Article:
5) What do you know about our company?

This question is asked to gauge how the level of research the candidate has conducted on the company. The response can be indicative of the candidate’s level of interest in the position. As mentioned earlier, a thorough research on the company is one of the keys to impressing the interviewer. So gather the information by reading the company website and press releases, reading newsletters or blogs for more information on the sector as a whole, and making good use of social networks to find out more about their company culture. Getting a better understanding of the history, key players, competitors and financial status of the company can immensely help you ace this question.

6) How would your friends and colleagues describe you?

This is another way of asking about your strengths and weaknesses. The purpose of this question is to get to know more about you in the eyes of others in order to verify if you possess good interpersonal skills, as the ability to establish good communication with others is vital in today’s competitive market. To answer the question, keep in mind the qualities your employer is looking for. Elaborate on those qualities (e.g. cooperative, people-oriented, flexible, etc) with specific examples of how you display them.

7) What’s your biggest failure so far?

This is similar to the question about the most difficult problem you faced. As a fresh graduate with limited or no work experience, discuss a failure in school, college or university. The key thing the employer wants to hear from this particular question is what and how you learned from the failure. The first step in answering this question is to choose a real failure from which you learned valuable lessons. Then organize your answer into three parts: the context (what was the failure? What was your role?), actions that caused the failure, and what you learned from the failure. When being asked about the problems you faced, take the problems you faced in Germany as a foreigner for example and describe how you dealt with and learned from the difficulties.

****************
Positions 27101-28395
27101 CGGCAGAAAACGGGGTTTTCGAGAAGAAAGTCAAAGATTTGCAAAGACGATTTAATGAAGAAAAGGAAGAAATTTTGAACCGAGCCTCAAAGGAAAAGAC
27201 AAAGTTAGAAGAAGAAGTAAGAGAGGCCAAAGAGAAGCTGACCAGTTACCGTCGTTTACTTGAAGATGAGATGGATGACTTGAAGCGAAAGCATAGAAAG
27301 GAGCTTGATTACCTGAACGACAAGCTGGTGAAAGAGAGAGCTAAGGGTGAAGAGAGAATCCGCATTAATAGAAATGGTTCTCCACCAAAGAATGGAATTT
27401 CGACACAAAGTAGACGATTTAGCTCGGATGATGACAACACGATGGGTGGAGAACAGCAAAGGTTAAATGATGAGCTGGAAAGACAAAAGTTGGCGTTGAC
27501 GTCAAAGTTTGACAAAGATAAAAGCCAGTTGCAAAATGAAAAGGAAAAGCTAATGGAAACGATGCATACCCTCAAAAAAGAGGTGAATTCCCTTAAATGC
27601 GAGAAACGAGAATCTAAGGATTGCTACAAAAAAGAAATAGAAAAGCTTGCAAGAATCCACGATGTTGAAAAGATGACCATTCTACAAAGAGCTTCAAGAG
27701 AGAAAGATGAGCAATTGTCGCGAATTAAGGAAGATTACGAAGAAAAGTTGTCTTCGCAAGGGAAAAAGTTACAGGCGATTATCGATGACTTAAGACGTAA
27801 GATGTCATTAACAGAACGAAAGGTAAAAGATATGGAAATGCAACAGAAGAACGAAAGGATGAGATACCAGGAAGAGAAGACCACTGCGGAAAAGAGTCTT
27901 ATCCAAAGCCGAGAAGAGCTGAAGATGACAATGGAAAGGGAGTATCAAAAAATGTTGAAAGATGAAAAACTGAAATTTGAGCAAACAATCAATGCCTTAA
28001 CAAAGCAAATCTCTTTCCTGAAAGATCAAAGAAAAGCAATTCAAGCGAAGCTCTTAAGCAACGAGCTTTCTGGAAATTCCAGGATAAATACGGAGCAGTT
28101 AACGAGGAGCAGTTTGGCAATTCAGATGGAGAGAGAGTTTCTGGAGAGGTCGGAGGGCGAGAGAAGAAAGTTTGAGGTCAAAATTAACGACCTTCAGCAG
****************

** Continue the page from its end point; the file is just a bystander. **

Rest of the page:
8) What did like/dislike most about your previous job/ work experience?

This question provides the interviewer with further insight into your approach to what you liked and disliked about that aspect of your position. This question is often asked to see if you’re satisfied with the position you’re applying for. In answering this question, focus on the positives of your last job that have prepared you to take on a challenging new role at a different company. As most interviewers ask this question not only to learn about your work background but also to measure your positivity, do not badmouth or talk negatively about your previous employer. Instead, try to frame your reasons for leaving the previous company in positive terms and explain why you prefer to work for the company you are applying with. For entry level candidates with little work experience, talk about what you liked about your recent internship or school projects and how this position can further develop your interests and potential.

9) What is your motto of life and why?

This open-ended question provides an opportunity to demonstrate the aspects of your personality that make you the best fit for the job. Use this as an opportunity to show that you can clearly articulate your personal values and motivation. For example, if you want to demonstrate how you are willing to learn new things and take risks, explain your motto that relates to the fact that you stepped out of the comfort zone as an expat. Of course, explain the meaning of your motto in English or German if it’s in your mother tongue.

We hope our interview preparation tips will help you put your best foot forward and make a good impression at the interview. Since a good preparation is always essential to a successful job interview, it is recommended that you prepare and practice responses for these questions with native speakers who can give you feedback on the things you need to improve. Also don’t forget to research the company you’re applying to. The more specific you know about the company, the more likely you’ll get the job. Lastly, as an international talent, don’t hesitate to make reference to your international experience when answering interview questions!